All exception classes in Kotlin inherit the
Throwable class. Every exception has a message, a stack trace, and an optional cause.
To throw an exception object, use the
To catch an exception, use the
There may be zero or more
catch blocks, and the
finally block may be omitted. However, at least one
finally block is required.
Try is an expression
try is an expression, which means it can have a return value:
The returned value of a
try expression is either the last expression in the
try block or the last expression in the
catch block (or blocks). The contents of the
finally block don't affect the result of the expression.
Kotlin does not have checked exceptions. There are many reasons for this, but we will provide a simple example that illustrates why it is the case.
The following is an example interface from the JDK implemented by the
This signature says that every time I append a string to something (a
StringBuilder, some kind of a log, a console, etc.), I have to catch the
IOExceptions. Why? Because the implementation might be performing IO operations (
Writer also implements
Appendable). The result is code like this all over the place:
And that's not good. Just take a look at Effective Java, 3rd Edition, Item 77: Don't ignore exceptions.
Bruce Eckel says this about checked exceptions:
And here are some additional thoughts on the matter:
Java's checked exceptions were a mistake (Rod Waldhoff)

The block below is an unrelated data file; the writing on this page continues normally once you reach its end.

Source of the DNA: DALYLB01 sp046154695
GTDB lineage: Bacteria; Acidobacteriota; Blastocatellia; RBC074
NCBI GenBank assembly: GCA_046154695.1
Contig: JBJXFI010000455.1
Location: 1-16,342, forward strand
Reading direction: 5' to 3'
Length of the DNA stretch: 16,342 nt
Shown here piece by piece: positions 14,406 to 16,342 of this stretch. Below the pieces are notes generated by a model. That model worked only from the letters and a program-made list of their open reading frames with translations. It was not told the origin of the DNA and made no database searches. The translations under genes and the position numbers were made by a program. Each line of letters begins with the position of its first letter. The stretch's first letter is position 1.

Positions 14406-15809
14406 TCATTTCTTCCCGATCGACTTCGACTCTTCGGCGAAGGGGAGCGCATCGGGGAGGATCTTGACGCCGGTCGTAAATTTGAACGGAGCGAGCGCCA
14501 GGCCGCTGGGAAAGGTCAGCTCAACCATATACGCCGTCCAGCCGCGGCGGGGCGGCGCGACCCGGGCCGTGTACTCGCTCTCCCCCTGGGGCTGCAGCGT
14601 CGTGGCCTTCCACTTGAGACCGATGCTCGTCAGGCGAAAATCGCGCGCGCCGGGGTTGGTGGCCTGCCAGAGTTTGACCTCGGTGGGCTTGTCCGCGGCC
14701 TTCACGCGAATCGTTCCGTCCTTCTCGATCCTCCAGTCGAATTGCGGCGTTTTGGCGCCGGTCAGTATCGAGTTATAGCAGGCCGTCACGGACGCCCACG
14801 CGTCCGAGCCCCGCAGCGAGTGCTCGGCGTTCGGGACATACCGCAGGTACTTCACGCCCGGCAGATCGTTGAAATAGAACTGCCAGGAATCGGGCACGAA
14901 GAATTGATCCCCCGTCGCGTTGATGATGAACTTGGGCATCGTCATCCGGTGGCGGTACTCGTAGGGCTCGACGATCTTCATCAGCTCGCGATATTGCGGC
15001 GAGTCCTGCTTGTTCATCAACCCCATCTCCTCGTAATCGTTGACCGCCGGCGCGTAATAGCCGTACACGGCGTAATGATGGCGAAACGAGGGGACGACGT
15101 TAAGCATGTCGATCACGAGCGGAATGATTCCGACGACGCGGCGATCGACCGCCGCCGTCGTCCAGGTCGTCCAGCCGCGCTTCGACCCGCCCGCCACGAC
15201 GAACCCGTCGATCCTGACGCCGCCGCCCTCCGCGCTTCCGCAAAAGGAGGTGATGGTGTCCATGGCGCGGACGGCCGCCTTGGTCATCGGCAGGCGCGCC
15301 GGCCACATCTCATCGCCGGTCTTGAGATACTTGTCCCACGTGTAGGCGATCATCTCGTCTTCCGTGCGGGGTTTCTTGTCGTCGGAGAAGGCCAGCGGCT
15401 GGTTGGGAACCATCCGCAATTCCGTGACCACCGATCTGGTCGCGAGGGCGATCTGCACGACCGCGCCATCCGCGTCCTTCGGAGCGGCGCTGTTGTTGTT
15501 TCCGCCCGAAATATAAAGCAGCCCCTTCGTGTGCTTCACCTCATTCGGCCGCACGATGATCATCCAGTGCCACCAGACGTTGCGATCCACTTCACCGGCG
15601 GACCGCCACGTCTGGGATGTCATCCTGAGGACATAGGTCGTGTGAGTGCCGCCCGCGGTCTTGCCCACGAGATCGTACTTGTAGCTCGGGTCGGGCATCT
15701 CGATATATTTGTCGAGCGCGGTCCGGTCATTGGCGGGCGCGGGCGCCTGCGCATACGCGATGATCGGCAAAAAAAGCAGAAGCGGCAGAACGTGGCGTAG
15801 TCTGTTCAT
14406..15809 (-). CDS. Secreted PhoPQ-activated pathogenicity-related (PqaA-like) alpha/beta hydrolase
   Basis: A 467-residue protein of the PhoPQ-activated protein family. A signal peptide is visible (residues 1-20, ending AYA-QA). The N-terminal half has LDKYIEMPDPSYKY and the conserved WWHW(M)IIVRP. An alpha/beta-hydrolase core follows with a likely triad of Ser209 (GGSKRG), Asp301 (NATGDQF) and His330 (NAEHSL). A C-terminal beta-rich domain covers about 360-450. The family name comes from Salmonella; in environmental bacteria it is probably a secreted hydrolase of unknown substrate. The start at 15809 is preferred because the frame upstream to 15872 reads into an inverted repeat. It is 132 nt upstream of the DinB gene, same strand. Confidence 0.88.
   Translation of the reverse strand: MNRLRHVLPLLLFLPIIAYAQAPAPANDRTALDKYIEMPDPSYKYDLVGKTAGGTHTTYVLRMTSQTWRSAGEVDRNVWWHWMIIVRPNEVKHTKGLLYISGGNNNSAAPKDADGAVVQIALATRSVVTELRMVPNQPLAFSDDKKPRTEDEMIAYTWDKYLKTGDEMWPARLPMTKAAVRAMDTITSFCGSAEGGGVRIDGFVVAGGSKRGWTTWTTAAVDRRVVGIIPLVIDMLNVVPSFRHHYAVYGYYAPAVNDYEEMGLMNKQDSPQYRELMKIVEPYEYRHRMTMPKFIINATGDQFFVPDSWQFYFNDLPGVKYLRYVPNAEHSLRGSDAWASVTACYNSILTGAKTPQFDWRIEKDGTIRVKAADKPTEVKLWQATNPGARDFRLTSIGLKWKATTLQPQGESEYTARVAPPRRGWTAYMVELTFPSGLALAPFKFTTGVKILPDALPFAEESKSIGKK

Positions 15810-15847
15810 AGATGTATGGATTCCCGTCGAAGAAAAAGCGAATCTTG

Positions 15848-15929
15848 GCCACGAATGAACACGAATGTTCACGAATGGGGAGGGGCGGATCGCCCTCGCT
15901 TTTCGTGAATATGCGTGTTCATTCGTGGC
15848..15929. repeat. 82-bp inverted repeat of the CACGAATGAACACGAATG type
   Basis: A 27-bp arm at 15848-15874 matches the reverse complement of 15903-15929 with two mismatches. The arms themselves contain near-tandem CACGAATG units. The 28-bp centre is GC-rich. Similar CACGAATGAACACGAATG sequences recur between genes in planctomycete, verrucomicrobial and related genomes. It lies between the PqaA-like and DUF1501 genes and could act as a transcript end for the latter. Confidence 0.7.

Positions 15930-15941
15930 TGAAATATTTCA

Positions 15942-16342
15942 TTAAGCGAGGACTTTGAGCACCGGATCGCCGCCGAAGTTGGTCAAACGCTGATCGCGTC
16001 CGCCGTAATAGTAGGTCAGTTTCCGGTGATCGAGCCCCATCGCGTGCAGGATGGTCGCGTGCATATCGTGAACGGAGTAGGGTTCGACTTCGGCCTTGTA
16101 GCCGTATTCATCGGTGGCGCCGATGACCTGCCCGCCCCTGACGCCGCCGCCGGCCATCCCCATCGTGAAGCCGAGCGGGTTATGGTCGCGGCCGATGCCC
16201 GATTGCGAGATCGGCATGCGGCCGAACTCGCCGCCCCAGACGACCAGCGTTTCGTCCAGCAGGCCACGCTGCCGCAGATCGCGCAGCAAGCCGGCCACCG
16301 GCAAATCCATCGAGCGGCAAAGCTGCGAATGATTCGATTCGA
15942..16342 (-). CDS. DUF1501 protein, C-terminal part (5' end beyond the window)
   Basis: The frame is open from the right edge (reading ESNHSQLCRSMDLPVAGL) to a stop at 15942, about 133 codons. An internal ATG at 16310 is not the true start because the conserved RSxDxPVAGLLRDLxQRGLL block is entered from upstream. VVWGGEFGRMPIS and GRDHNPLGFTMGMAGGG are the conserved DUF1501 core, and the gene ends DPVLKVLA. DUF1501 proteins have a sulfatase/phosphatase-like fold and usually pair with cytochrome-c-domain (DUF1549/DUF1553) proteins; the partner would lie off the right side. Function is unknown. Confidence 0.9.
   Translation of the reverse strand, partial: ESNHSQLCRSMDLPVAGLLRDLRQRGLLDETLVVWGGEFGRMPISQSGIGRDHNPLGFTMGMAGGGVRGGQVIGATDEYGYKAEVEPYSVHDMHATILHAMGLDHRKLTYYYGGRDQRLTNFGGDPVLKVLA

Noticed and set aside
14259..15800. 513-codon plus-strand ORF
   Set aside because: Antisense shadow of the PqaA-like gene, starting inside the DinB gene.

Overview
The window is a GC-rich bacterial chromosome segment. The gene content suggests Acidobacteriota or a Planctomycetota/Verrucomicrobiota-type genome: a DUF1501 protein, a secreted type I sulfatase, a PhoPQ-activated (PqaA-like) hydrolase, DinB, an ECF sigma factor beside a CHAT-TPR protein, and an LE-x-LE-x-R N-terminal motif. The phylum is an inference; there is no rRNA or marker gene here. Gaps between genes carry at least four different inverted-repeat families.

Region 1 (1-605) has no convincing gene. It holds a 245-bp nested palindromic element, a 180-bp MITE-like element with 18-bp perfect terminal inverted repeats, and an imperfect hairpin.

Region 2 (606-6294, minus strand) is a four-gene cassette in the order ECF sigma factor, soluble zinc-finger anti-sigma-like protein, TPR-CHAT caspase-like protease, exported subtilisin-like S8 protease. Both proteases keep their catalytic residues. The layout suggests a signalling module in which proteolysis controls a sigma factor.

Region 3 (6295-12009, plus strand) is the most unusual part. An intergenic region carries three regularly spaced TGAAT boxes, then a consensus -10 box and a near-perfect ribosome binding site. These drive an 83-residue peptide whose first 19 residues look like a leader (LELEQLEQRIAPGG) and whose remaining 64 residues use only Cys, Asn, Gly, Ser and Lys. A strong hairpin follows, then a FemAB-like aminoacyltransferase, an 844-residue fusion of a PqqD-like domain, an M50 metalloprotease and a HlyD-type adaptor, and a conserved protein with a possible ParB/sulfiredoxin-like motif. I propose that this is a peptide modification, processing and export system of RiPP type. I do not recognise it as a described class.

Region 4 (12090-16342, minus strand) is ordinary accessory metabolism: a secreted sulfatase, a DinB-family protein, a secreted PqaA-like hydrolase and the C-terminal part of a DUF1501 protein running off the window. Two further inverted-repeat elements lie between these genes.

The Trouble with Checked Exceptions (Anders Hejlsberg)
If you want to alert callers about possible exceptions when calling Kotlin code from Java, Swift, or Objective-C, you can use the
@Throws annotation. Read more about using this annotation for Java and for Swift and Objective-C.
The Nothing type
throw is an expression in Kotlin, so you can use it, for example, as part of an Elvis expression:
throw expression has the type
Nothing. This type has no values and is used to mark code locations that can never be reached. In your own code, you can use
Nothing to mark a function that never returns:
When you call this function, the compiler will know that the execution doesn't continue beyond the call:
You may also encounter this type when dealing with type inference. The nullable variant of this type,
Nothing?, has exactly one possible value, which is
null. If you use
null to initialize a value of an inferred type and there's no other information that can be used to determine a more specific type, the compiler will infer the
Please see the section on exceptions in the Java interoperability page for information about Java interoperability.